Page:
Homework Assignments will be given periodically.


Projects will be assigned after certain modules are covered. Projects are related to locating and clamping, jigs, fixtures, gages and dies.


Tests are either in the form of multiple choices or problem solving and are given at the beginning of the classes. These tests cover the course materials which were taught in the previous session (or sessions).



Grading policy:


  • In-class participation & HW assignments       10%
  • Quizzes/ Tests:                                                35%
  • Projects:                                                          55%

Total:                                                               100%


[90 - 100% = A,   80 - 89% = B   70 - 79% = C   60 - 69% = D   Below 60% = F]




Course content- Topic coverage:


·         Tool Design

·         Tooling Cost

·         Tool Materials

·         Cutting Tool Design

·         Locating and Workholding Principles

·         Jig Design

·         Fixture Design

·         Modular and Automated Tool Handling

·         Presses and Dies

·         Metal Cutting, Forming and Drawing

·         Tool design for Inspection and Gaging

·         Tool Design for Joining Processes



ADA/504 Compliance

Students with disabilities who believe that they may need accommodations in this class are encouraged to contact the ATTIC counselor working with disabilities at (678) 915-7361 as soon as possible to better ensure that such accommodations are implemented in a timely fashion.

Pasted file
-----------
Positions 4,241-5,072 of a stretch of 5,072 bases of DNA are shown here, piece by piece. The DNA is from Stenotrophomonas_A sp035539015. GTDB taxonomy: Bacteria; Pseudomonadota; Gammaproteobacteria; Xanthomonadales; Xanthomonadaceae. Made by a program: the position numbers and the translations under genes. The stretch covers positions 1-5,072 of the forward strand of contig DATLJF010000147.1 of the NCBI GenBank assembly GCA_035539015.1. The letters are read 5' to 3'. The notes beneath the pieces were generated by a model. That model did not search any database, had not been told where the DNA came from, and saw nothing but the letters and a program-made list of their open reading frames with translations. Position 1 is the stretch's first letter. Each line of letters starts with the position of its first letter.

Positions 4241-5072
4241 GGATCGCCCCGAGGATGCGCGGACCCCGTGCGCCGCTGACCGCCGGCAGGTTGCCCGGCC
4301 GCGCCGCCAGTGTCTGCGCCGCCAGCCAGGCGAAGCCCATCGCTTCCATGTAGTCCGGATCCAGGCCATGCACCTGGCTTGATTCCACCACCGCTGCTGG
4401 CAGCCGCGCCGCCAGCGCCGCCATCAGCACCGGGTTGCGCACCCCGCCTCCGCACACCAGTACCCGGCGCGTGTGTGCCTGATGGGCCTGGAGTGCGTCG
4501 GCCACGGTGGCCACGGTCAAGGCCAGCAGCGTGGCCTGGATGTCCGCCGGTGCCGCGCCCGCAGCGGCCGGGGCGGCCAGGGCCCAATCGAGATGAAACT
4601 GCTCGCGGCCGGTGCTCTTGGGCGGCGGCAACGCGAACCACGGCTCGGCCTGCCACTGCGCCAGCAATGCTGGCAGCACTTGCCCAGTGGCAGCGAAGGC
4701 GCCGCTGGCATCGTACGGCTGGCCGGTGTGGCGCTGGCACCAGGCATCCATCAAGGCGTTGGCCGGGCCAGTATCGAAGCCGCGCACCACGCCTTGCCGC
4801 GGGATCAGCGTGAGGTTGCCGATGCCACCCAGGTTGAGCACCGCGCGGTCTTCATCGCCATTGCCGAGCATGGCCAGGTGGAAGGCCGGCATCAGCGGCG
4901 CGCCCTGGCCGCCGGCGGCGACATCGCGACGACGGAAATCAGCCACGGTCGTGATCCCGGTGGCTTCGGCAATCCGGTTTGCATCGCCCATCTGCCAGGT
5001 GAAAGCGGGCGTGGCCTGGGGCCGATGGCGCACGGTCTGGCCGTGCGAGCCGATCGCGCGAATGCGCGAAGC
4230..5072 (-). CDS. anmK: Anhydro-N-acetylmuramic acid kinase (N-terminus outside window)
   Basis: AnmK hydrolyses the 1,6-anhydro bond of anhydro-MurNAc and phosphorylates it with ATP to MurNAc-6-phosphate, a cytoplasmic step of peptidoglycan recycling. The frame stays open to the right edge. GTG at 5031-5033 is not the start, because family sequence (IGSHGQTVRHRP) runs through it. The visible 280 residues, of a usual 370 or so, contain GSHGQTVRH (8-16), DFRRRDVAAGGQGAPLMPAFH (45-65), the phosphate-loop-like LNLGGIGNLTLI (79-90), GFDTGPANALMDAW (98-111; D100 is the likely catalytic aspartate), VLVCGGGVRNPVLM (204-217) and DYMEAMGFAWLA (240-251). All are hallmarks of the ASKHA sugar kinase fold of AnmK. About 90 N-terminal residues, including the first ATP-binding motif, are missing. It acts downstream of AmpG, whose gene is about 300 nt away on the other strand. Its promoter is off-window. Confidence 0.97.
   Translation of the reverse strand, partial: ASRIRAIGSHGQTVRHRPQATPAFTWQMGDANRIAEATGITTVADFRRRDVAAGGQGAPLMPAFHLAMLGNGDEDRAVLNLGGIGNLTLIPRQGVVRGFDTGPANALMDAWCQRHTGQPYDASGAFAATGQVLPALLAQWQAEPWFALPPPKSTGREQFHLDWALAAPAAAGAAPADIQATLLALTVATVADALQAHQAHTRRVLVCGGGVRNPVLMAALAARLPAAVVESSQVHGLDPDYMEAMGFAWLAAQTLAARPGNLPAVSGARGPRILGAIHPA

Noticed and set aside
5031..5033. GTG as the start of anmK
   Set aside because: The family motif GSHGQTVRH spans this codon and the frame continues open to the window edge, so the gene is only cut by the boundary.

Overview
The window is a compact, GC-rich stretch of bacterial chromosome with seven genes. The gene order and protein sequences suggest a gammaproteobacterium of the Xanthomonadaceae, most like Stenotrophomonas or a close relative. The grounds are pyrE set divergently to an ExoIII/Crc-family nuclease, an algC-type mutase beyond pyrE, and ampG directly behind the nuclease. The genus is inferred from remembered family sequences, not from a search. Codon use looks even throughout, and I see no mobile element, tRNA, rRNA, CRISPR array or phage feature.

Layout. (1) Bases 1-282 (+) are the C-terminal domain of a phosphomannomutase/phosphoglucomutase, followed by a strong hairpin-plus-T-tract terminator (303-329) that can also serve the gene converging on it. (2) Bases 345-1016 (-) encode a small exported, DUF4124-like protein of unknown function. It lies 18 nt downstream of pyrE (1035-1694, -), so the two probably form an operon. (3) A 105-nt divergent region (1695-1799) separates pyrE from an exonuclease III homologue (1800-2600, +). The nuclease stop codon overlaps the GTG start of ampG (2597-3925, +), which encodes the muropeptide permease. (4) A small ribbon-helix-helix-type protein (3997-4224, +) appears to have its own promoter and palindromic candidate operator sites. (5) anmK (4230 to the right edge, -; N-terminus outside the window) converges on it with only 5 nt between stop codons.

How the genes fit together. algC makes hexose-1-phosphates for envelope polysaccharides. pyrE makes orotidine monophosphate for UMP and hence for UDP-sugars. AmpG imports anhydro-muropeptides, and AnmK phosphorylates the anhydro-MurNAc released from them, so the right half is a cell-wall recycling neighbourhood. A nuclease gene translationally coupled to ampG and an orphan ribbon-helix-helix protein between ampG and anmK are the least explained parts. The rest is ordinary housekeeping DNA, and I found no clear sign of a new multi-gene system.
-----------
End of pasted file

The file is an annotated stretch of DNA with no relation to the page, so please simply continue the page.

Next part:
Student Conduct

Academic dishonesty and non-academic misconduct, in any form, is not tolerated in the classroom.  This includes, but is not limited to, cheating, plagiarism, and disorderly conduct.  Please refer to sections in the Undergraduate Catalog on “A Disruptive Behavior and Academic Dishonesty”.



All the Materials for this course (Chapters Summaries and Solved Problems):


Any use of these materials on any other website or networked computer environment for any purpose is prohibited. The materials on this website are copyrighted and any unauthorized use of any materials may violate copyright and other laws.



1.      Review of Engineering Graphics (Hand sketching, Projections, Classification of fits)

·         More on classification of fits

2.      Review of Geometric Dimensioning & Tolerancing (GD & T)

·         GD&T one page summary

3.      Review of Statics (Calculating the forces on clamps/ fixtures)

4.      Design Elements- Part 1

5.      Design Elements- Part 2

6.      Cutting Tools – Part 1: Tool Materials, Tool Geometry

·         Cutting tool materials/ Tool life (SME video)

7.      Cutting Tools - Part 2: Cutting Tool Design

8.      Cutting Tools – Part 3: Tool Life, Cutting Fluids

9.      Cutting Tools – Part 4: Machinability – Tooling cost

·         Tooling Cost Solved Problems

·         Charts of Machinability


Part 2:

10.  Workholding Principles – Part 1: Locating, 3-2-1 Method

11.  Workholding Principles – Part 2: Locating Rules

12.  Workholding Principles – Part 3: Locator Types (with “Cool design”  section)